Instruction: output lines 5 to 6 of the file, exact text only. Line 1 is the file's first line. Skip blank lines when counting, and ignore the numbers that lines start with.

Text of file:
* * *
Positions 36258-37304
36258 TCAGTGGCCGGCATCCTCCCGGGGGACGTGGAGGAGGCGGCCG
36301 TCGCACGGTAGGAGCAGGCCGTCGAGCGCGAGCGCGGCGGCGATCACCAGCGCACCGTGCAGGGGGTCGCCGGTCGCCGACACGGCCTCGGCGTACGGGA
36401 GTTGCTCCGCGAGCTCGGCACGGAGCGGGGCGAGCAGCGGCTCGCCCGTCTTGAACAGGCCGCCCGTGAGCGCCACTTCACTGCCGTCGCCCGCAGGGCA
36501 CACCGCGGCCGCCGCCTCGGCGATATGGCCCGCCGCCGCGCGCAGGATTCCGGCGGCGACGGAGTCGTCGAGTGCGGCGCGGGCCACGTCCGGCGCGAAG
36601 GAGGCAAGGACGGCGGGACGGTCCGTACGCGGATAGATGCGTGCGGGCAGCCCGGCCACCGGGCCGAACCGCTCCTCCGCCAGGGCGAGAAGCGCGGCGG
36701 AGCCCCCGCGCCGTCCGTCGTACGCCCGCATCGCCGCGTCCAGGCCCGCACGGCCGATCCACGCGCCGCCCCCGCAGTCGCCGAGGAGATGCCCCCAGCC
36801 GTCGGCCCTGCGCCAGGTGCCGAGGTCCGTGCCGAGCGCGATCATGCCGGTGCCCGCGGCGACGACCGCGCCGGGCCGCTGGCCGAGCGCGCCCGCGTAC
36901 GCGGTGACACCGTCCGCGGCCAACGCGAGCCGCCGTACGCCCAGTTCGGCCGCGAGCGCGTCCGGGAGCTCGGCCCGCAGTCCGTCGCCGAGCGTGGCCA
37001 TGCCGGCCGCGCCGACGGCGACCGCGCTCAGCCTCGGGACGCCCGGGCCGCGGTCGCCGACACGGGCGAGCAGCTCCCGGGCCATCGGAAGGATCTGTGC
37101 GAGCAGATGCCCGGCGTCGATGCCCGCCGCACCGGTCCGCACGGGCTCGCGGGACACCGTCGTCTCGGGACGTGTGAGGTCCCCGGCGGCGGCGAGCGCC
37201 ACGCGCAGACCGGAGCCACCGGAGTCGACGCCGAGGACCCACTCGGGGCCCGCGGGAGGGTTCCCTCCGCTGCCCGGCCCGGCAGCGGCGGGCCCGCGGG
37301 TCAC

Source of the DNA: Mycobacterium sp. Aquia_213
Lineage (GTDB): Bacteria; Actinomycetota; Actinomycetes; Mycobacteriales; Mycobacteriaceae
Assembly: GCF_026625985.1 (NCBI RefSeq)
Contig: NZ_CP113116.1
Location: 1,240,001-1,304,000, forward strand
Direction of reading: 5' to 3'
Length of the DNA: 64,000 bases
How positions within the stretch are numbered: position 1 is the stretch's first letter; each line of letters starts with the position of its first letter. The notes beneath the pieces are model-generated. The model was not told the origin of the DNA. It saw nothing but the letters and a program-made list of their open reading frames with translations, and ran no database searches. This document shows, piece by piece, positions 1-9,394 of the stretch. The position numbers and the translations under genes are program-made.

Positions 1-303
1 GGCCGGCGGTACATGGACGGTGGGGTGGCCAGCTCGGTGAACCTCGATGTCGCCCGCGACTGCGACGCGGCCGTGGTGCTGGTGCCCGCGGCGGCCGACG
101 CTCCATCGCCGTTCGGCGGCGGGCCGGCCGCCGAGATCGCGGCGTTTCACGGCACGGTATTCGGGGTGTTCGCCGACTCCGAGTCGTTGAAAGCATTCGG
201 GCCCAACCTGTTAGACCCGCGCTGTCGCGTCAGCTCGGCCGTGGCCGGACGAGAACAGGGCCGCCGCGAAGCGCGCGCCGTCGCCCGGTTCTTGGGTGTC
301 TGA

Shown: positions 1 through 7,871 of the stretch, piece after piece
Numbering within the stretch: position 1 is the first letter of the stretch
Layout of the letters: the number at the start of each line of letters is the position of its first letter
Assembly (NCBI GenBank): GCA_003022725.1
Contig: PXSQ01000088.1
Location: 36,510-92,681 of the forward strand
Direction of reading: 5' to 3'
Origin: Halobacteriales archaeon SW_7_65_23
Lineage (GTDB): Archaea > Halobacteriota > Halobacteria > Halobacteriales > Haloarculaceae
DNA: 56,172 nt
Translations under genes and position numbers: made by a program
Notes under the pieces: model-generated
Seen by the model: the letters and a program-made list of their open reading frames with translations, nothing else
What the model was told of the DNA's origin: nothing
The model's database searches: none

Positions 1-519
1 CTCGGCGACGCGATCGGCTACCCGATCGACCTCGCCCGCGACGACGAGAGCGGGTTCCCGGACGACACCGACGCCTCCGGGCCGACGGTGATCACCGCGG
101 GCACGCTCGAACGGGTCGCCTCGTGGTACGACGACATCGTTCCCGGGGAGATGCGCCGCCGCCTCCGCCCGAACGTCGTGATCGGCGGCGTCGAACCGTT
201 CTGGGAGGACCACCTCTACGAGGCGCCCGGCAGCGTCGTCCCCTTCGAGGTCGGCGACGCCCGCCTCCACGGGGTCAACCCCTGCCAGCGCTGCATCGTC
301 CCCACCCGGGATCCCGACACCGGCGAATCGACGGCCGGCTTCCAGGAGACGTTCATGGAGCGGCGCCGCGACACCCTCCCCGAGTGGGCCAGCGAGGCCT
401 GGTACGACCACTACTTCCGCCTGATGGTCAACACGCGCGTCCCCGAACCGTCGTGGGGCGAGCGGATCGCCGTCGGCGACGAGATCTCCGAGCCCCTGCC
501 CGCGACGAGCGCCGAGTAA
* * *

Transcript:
36501 CACCGCGGCCGCCGCCTCGGCGATATGGCCCGCCGCCGCGCGCAGGATTCCGGCGGCGACGGAGTCGTCGAGTGCGGCGCGGGCCACGTCCGGCGCGAAG
36601 GAGGCAAGGACGGCGGGACGGTCCGTACGCGGATAGATGCGTGCGGGCAGCCCGGCCACCGGGCCGAACCGCTCCTCCGCCAGGGCGAGAAGCGCGGCGG